“Six days you shall labour and do all your work”
The quote above is from the Bible, the Book of Exodus, chapter 20 verse 9. Six days of labour may have been common when this verse was written, however, nowadays, common practice around the world is to work five days a week. Yet which days are worked depends on the country.
In the UK, Europe and North America, Monday to Friday is the typical working week. Sunday to Thursday is common where the religious tradition is Muslim. In Hong Kong the working week is Monday to Saturday.
The number of public holidays differs from country to country. The maximum number is 18 in India and Columbia, following by Thailand, Lebanon, South Korea and Japan at 16 days. At the other end of the scale is Mexico with 7 days.In the UK there are eight public holidays each calendar year.
The Implications for Business
When planning an international project we need to take into account working days and public holidays. Project planning software usually allows for the identification of days which are non-working. These can then be taken into account as the software calculates periods based on working days. With a start date and the expected duration, the system will calculate the finish date.
A UK Project Example
Take the example of a Business System implementation for a UK company, with a UK based project team. We need to plan the period for the design phase. Experience tells us it typically takes an elapsed period of 8 weeks. The work starts on Tuesday 1st May 2018 and with a duration of 8 weeks this calculates to end on Wednesday 27 June.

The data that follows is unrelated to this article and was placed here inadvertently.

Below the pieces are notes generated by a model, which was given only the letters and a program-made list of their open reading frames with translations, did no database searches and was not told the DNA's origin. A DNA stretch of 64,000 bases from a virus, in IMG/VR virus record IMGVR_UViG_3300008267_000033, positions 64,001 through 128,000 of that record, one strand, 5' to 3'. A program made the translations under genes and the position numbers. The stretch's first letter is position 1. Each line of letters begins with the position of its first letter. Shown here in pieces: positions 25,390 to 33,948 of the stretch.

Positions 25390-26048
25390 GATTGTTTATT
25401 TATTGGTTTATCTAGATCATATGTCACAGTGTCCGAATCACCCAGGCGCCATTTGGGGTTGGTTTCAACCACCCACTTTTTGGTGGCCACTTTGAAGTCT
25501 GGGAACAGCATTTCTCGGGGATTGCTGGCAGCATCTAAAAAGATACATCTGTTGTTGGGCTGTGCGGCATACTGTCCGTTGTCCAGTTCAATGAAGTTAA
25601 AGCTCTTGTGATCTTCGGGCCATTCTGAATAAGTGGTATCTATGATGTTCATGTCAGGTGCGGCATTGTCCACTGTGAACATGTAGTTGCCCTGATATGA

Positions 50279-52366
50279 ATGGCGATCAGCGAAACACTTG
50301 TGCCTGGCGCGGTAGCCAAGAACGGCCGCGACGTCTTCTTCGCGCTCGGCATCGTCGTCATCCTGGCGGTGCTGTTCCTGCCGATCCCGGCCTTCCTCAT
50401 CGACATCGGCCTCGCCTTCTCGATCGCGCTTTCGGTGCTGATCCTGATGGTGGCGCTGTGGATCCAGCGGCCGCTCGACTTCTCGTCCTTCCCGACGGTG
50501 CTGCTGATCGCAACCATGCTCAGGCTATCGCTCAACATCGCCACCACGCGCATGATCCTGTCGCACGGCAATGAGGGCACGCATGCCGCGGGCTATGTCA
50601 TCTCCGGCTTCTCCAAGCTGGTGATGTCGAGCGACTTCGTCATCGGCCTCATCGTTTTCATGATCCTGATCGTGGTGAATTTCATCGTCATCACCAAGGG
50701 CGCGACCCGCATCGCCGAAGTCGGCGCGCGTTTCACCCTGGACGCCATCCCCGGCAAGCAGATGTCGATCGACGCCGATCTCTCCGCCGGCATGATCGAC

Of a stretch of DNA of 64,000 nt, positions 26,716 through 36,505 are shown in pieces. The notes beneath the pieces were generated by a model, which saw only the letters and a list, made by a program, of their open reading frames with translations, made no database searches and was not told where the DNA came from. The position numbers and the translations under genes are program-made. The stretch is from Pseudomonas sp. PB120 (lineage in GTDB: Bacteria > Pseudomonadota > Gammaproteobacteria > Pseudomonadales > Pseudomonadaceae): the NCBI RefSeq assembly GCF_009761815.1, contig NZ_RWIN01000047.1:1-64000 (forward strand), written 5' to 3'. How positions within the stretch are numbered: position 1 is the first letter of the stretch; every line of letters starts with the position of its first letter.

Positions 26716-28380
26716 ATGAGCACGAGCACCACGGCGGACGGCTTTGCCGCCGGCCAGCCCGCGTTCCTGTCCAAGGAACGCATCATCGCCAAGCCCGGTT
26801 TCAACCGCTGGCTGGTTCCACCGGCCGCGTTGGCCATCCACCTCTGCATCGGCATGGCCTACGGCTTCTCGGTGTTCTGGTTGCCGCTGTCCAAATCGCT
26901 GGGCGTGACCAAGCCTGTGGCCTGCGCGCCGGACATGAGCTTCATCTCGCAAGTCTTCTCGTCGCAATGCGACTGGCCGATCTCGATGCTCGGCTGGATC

There are two public holidays in the UK in May 2018.
An example where the working week is Sunday to Thursday
Compare this with an internationally delivered project, where the customer is based in a country where the working week is Sunday to Thursday. Software implementations are collaborative pieces of work and dialogue is required between the different members of the project team, particularly during the design of a solution. Productive days are considered to be those where there is an overlap in working days between the teams involved, in this example being Monday to Thursday.
The same start time and duration, now with a calculated finish date of 11 July.
The non-productive time includes the public holidays and also every Friday is listed as a non-working day.
Mathematically this calculates to a variance of about 25%
At project initiation when the plans are first outlined, a time-line for an international project, compared to a UK only project, will appear to be a longer. If the duration of the project is 1 year in the UK, a 25% variance will turn the project into 15 months.
When calculating your project delivery time, consider what do you want to report to the Project Board, a project that is 25% over its time-line throughout, or an on time go live based on a more realistic plan at initiation? Project planning needs to be realistic taking into account local considerations.